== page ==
From Robert Montgomery
Alicante, 21 Aug. 1790. He has corresponded constantly with Mr. Carmichael and given him all the useful information possible about “Our Commercial and political affairs on this coast of the Mediteranean,” and did not trouble TJ since his letter of 15 Oct. 1787. Duty and inclination prompt him to congratulate TJ and the country on his appointment. “The Algerians continue to cruise on this coast, but the vessels they employ … are so small as not to be able to keep the sea above three months during the Summer, and none of them would be equal force to one of ours mounting ten or twelve guns. Indeed, for the most part they are but boats with two or four guns and a number of Men, their large Vessels being at present in the Turkish service and entirely out of the way of Our trade. Their success in cruising on this coast for some years past has been so very little as not to pay one quarter part of the expence of their Armaments. We have now about Sixteen prisoners at Algiers who from their own accounts are the least uncomfortable of any in that situation.—The Portuguese Squadron are pretty constant cruising within the Streights mouth. Their principle object seems to be that of preventing the enemys corsairs getting into the Atlantic. The Spanish Armaments continue notwithstanding they have ceded their claim of Nootka sound and given up the two Vessels taken there. The remaining Demands of Britain I believe is a commercial treaty in which they could not succeed in a friendly negociation proposed through Mr. Eden.” As appointment of consuls is now in TJ’s hands, he reminds him that such is needed on this coast perhaps more than in any other part of Europe. He trusts that his long services will recommend him to first consideration. As “you did me the honour to mention in your Letter of the tenth of September, that a letter addressed to Mr. Jay on that subject would suffice, but your being now in the office he then exercised, I beg leave to address this to your self.” [In postscript:] “It had been reported some time since that Muly Azid the Young Emperor of Morroco, was Poisond: but without foundation and he is now said to be before Ceuta with a very large Armey.-Last post from Madrid brings advice that a very considerable part of that city was on fire and burning when the post came away. The Damage will be to individuals only.”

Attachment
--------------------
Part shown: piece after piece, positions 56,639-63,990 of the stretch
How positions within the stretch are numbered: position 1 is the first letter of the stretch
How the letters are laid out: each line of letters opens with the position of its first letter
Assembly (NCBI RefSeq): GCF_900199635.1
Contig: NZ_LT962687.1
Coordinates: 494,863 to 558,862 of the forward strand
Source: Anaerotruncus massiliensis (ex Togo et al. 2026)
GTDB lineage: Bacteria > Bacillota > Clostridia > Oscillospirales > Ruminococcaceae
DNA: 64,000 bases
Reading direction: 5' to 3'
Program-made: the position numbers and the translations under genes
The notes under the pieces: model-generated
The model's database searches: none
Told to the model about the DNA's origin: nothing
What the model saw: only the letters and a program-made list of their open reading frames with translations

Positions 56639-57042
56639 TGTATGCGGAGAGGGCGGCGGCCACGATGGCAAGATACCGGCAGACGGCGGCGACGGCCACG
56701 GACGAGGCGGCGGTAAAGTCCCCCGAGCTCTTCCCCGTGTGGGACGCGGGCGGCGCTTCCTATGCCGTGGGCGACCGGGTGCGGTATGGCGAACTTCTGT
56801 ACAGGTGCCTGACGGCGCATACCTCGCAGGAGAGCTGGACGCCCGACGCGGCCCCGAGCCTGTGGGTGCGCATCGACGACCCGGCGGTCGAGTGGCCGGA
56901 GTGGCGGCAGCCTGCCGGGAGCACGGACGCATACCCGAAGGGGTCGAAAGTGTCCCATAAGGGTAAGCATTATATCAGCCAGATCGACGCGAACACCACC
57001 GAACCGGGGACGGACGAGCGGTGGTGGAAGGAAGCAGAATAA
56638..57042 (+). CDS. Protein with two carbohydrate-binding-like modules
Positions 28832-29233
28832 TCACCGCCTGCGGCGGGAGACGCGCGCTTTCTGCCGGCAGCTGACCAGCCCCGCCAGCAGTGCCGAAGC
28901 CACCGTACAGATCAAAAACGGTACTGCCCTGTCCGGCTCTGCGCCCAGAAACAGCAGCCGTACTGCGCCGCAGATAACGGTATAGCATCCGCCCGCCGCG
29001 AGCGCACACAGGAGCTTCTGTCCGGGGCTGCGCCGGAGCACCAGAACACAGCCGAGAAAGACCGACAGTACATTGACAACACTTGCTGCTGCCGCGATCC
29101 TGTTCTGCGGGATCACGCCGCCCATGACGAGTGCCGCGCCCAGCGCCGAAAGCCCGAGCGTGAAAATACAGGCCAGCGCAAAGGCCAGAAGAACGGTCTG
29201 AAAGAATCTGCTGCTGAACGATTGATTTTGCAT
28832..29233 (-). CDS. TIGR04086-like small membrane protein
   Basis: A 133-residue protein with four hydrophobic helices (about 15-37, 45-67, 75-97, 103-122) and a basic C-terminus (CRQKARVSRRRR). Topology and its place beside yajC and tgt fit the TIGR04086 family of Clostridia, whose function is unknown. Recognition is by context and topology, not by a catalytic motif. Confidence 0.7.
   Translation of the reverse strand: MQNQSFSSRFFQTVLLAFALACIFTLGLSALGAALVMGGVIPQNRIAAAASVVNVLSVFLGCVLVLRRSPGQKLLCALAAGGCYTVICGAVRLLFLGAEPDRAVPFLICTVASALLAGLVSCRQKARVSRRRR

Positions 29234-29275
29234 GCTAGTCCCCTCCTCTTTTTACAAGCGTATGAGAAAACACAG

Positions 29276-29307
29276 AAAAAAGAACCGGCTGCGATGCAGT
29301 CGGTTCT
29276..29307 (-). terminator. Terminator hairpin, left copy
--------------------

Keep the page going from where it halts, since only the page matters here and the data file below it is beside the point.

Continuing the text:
RC (DNA: RG 59, CD); at head of text: “Second”; endorsed by TJ as received 22 Nov. 1790 and so recorded in SJL. The copy that Montgomery presumably designated as “First” is recorded in SJL as received 22 Jan. 1791, but it has not been found.
The above was forwarded from Boston by John Montgomery to TJ, 2 Nov. 1790, who said that he had just established himself in business there “in conjunction with my Brother Robt of Alicante” (RC in DNA: RG 59, MLR, endorsed as received 22 Nov. 1790 and so recorded in SJL).